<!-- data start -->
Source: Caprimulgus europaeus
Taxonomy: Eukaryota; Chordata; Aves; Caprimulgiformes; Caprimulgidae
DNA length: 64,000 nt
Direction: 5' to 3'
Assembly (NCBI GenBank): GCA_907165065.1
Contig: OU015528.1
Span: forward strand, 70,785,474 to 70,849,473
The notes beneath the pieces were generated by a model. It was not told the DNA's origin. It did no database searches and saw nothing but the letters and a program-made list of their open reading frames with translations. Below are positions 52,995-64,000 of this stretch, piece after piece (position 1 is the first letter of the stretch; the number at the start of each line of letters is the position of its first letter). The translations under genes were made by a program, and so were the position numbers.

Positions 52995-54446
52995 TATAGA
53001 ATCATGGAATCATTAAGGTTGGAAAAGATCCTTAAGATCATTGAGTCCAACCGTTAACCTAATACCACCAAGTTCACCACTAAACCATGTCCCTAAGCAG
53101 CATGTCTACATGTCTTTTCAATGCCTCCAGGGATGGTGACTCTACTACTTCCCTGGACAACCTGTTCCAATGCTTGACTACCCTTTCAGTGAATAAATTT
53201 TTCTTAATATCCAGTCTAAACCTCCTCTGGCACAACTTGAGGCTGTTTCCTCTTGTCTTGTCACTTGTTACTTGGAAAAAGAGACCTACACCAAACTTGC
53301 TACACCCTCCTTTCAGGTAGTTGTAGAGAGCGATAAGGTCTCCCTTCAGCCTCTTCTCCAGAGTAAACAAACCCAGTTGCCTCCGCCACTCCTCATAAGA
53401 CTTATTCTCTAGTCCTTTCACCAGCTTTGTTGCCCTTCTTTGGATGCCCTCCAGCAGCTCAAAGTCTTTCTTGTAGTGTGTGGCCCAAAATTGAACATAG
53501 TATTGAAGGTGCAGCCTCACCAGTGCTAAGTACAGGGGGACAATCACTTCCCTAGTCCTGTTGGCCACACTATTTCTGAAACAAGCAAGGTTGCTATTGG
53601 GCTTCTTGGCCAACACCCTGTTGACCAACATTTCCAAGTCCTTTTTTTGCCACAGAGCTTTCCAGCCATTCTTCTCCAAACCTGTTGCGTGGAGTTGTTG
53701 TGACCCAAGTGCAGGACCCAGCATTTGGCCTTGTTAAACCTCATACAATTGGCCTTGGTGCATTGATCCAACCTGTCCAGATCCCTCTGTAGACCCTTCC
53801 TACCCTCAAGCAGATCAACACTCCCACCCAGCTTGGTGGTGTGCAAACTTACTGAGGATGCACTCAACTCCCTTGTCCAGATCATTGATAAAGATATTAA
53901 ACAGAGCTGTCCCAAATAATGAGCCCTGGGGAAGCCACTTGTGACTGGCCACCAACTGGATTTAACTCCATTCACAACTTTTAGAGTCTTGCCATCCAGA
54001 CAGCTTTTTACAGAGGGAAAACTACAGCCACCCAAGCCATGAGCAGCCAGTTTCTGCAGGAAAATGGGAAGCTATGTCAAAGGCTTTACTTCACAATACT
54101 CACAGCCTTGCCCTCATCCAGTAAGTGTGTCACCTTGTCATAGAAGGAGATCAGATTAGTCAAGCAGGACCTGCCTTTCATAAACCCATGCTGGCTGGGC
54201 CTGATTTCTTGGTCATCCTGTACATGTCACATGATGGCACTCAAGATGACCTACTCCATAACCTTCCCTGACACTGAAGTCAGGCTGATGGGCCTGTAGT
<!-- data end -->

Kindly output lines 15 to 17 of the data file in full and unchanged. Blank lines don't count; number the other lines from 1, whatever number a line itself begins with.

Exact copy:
53401 CTTATTCTCTAGTCCTTTCACCAGCTTTGTTGCCCTTCTTTGGATGCCCTCCAGCAGCTCAAAGTCTTTCTTGTAGTGTGTGGCCCAAAATTGAACATAG
53501 TATTGAAGGTGCAGCCTCACCAGTGCTAAGTACAGGGGGACAATCACTTCCCTAGTCCTGTTGGCCACACTATTTCTGAAACAAGCAAGGTTGCTATTGG
53601 GCTTCTTGGCCAACACCCTGTTGACCAACATTTCCAAGTCCTTTTTTTGCCACAGAGCTTTCCAGCCATTCTTCTCCAAACCTGTTGCGTGGAGTTGTTG